2. First steps

Once you have installed Exopy you are ready to set it up, then prepare and run your first measurement. The following sections will take you through those steps. More details about the instruments and how to customize your measurement will be given later on in this manual.

2.1. Starting the application

You can start Exopy either using the Anaconda Launcher, or simply using the exopy command at the command line:

$ exopy

If you are starting Exopy for the first time, you will be prompted to choose a folder in which the application will store a number of settings and also write the log file. In the following of this guide this directory will be referred to as the application directory.

When the application starts you should see this window:

.. todo:: add main window image


The first start up can be pretty slow as the application needs to compile the application graphical user interface, but as the result of this process is cached subsequent start ups should be much faster.

The different panels can be re-organized, tabbed or reduced. The bottom panel is used for log messages, it will display messages from the application. The top left panel is used to edit measurements, actually multiple measurements can be edited at the same time and similar panels will be opened if necessary. The top right panel display the measurements waiting to be performed.

The next sections will detail how these panels work.


The exopy command accepts some optional arguments. Use:

$ exopy -h

To learn more about the supported options.


If you installed a broken extension package, Exopy may fail to start. In that case, the application should display a dialog explaining the issue. The easiest way to fix it is to uninstall the offending package and report the bug to its maintainer. If nothing works (and you have already set the application directory), you can have a look at the log file. If nothing works do not hesitate to contact the maintainer.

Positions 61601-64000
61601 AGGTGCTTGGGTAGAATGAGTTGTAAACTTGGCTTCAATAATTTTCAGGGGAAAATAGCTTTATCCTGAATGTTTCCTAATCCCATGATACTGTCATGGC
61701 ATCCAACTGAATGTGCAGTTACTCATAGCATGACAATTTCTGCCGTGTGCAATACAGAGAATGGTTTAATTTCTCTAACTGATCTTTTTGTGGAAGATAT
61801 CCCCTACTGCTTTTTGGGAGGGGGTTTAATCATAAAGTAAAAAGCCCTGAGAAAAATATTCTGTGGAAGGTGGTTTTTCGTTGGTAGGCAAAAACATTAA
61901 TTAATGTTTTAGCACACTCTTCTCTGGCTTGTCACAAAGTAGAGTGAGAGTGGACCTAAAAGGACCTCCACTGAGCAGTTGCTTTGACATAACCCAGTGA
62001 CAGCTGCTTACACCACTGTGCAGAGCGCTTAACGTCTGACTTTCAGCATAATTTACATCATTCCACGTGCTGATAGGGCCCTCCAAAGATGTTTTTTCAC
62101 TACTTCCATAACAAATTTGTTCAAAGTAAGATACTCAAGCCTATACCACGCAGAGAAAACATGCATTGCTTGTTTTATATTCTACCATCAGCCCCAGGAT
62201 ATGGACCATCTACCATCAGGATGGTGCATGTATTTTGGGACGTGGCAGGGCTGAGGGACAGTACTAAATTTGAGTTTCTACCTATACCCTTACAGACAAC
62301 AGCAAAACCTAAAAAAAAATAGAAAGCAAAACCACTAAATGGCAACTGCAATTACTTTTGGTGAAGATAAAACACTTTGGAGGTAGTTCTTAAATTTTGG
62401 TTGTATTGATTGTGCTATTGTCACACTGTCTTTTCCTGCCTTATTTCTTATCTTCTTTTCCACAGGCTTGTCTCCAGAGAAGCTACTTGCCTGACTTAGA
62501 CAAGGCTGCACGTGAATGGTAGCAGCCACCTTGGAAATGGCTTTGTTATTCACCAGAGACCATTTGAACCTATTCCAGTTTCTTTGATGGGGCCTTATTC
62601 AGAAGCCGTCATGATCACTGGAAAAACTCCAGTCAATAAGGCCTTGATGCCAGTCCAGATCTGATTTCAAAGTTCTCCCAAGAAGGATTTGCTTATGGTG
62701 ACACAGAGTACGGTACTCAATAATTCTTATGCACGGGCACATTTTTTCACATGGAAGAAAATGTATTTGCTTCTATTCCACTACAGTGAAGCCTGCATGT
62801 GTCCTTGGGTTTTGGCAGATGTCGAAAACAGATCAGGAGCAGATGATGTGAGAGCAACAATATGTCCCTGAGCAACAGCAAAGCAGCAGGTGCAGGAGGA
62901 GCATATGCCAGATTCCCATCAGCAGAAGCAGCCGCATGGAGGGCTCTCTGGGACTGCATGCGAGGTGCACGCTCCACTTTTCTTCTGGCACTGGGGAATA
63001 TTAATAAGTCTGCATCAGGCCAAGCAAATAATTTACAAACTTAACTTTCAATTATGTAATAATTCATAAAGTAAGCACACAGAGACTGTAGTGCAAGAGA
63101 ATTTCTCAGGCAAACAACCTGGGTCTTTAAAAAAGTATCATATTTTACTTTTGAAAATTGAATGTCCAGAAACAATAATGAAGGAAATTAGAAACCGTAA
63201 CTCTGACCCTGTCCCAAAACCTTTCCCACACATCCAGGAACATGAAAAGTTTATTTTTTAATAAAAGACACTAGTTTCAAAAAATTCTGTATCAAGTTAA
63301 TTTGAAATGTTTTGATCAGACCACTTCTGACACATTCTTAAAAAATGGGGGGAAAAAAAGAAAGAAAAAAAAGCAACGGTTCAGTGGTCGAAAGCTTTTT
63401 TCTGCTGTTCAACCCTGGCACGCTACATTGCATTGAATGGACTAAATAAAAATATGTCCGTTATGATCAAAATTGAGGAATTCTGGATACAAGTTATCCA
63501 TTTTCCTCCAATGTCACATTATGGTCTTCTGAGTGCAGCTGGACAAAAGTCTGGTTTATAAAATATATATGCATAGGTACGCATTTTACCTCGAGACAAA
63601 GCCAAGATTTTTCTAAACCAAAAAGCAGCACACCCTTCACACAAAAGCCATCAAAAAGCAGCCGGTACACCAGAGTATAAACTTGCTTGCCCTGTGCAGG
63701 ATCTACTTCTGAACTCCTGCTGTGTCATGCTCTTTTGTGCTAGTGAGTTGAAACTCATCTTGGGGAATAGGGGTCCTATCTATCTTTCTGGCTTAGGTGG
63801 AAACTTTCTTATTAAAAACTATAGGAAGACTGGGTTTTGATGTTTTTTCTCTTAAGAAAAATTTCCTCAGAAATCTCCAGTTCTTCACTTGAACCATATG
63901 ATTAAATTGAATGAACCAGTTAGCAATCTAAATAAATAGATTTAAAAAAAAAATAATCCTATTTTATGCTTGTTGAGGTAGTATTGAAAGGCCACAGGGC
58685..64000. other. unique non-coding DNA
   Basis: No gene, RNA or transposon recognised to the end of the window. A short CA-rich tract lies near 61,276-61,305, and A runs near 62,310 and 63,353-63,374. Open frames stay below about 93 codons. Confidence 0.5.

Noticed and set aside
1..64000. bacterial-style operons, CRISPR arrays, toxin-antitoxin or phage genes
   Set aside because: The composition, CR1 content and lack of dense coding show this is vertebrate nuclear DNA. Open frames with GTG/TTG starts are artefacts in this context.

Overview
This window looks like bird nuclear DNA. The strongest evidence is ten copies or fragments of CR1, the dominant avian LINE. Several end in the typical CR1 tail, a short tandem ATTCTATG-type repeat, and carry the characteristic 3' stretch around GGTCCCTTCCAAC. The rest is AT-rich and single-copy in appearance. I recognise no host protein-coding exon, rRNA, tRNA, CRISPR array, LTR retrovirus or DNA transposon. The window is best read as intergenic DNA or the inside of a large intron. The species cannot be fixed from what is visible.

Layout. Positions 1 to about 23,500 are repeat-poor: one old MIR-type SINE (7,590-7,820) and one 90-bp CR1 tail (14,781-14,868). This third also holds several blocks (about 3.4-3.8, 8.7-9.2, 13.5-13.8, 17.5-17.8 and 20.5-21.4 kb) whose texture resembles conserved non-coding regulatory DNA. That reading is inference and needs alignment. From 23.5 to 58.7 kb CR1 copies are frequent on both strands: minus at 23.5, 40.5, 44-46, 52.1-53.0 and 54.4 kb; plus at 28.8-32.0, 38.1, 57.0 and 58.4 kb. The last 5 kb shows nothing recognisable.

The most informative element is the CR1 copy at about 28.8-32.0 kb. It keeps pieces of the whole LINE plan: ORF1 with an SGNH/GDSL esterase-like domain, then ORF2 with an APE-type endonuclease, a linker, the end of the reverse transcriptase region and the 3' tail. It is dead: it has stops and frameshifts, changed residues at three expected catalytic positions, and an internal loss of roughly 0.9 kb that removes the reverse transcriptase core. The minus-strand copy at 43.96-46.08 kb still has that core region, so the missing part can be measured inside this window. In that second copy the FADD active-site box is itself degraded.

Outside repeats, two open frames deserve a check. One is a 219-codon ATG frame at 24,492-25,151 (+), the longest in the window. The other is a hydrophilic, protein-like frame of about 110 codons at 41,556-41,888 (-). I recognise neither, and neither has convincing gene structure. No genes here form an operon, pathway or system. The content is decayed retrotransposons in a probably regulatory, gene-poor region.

Exopy is made out of different plugins providing different capabilities. To speed up the application start-up, only the needed plugin are actually started when launching it. When a new plugin starts, a dialog will show up describing the error(s) if any occurred. At any time you can access a summary of those issues under the menu Tools/Show errors report.

2.2. Creating a measurement

A measurement is made of different pieces :

  • a hierarchy of tasks to perform.

  • a set of tools which are mostly optional.

The tasks are the true backbone of the measurement. Each one describes an elementary step of the measurement. They are organized in a tree structure hence allowing more flexibility than simply nested loops. Information can be passed between Tasks through a shared database.

When creating a new blank measurement (using the File/New measurement menu), the panel added to the graphical interface allows you to edit the tasks and the tools. This panel contains a tree view of the task hierarchy and to its right the different editors, organized in tabs, that can be used to edit the hierarchy. To edit the tools, you need to click the Edit tools button ; the edition of tools will be described in Monitors and tools